The high cost of funerals is to come under scrutiny, with two separate reviews being launched.
The Competition and Markets Authority (CMA) is reviewing the cost of funerals, “to ensure that people are not getting a bad deal”.
Meanwhile, the Treasury is focusing on concerns over pre-paid funeral plans.
Consumer groups have complained that people who pay for their funerals in advance could find their relatives face extra costs after they die.
The Treasury is considering a move that would mean tougher regulation of pre-paid funerals and is opening a consultation process.
The CMA said that because of the Treasury’s separate action, it would not examine the pre-paid funerals sector.
Instead, it will look into the cost of funerals in general. It wants to ensure that people have clear information on prices and services and get a fair deal on cremation fees.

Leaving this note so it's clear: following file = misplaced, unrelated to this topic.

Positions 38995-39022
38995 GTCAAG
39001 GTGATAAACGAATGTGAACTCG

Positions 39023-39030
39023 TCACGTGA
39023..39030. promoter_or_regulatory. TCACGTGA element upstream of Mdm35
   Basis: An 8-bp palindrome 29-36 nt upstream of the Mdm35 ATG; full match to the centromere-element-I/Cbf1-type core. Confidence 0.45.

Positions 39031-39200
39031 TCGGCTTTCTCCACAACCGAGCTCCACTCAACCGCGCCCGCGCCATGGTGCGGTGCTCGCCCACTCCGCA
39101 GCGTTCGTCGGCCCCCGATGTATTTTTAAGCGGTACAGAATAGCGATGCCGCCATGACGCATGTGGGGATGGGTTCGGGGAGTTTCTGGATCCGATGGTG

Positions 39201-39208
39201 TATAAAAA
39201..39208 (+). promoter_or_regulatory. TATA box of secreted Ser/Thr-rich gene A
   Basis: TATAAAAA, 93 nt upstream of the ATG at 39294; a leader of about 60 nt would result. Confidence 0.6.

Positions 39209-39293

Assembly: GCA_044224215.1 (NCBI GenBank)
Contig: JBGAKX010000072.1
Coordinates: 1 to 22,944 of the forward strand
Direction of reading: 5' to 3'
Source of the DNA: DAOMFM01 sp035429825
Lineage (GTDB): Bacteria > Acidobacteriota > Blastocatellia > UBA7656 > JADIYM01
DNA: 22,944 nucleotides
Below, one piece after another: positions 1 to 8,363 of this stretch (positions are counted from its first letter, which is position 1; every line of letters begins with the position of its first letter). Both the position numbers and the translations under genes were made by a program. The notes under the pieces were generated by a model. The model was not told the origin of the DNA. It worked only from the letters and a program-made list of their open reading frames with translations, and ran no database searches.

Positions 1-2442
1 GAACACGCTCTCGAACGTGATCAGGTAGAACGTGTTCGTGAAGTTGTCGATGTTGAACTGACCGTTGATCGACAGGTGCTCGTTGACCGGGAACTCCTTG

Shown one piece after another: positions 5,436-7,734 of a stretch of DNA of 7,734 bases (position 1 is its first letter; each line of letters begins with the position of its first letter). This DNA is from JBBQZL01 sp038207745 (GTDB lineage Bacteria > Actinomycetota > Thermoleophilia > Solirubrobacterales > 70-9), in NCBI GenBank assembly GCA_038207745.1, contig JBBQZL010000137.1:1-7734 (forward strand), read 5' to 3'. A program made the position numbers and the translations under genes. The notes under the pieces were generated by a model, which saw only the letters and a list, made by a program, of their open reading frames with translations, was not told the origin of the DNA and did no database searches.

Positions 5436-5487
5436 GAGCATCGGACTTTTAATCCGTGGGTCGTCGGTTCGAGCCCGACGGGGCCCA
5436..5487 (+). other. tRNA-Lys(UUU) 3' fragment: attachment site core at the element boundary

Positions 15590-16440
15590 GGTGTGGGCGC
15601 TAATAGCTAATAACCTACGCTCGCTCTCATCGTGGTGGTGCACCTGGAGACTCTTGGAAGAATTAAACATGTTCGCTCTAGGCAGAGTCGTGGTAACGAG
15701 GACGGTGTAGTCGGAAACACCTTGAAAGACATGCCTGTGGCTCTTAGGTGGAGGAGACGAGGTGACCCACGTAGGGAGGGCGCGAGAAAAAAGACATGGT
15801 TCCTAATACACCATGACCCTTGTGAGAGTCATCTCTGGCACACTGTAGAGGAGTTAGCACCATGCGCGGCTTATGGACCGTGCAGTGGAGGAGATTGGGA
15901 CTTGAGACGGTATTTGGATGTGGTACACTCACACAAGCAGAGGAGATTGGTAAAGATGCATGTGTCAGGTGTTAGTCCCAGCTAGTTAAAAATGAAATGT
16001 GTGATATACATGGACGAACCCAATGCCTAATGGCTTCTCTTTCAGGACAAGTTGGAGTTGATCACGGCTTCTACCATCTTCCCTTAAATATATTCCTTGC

The average cost of a funeral in 2017 was nearly £3,800, the CMA said, not counting extras that could add another £2,000 to the total bill.
Daniel Gordon, senior director of markets at the CMA, said: “People can understandably be very emotionally vulnerable when planning a funeral.
“We therefore think it is important that – at what can be a particularly challenging time – the process is made as easy as possible.”
The CMA intends to publish an interim report in six months’ time, with a final report coming six months after that.
The average cost of a pre-paid funeral plan is about £4,000, according to consumer group Fairer Finance.
But many plans do not cover costs such as embalming, limousines, a funeral service, a wake, burial plots or memorial stones.
In some cases, families are left having to find an extra £2,000, even though they expect such items to be included.
The Treasury is now considering Fairer Finance’s suggestion that the Financial Conduct Authority should play a role in regulating pre-paid funeral plans.
At present, they largely come under the Funeral Planning Authority, which has limited powers to punish abuses.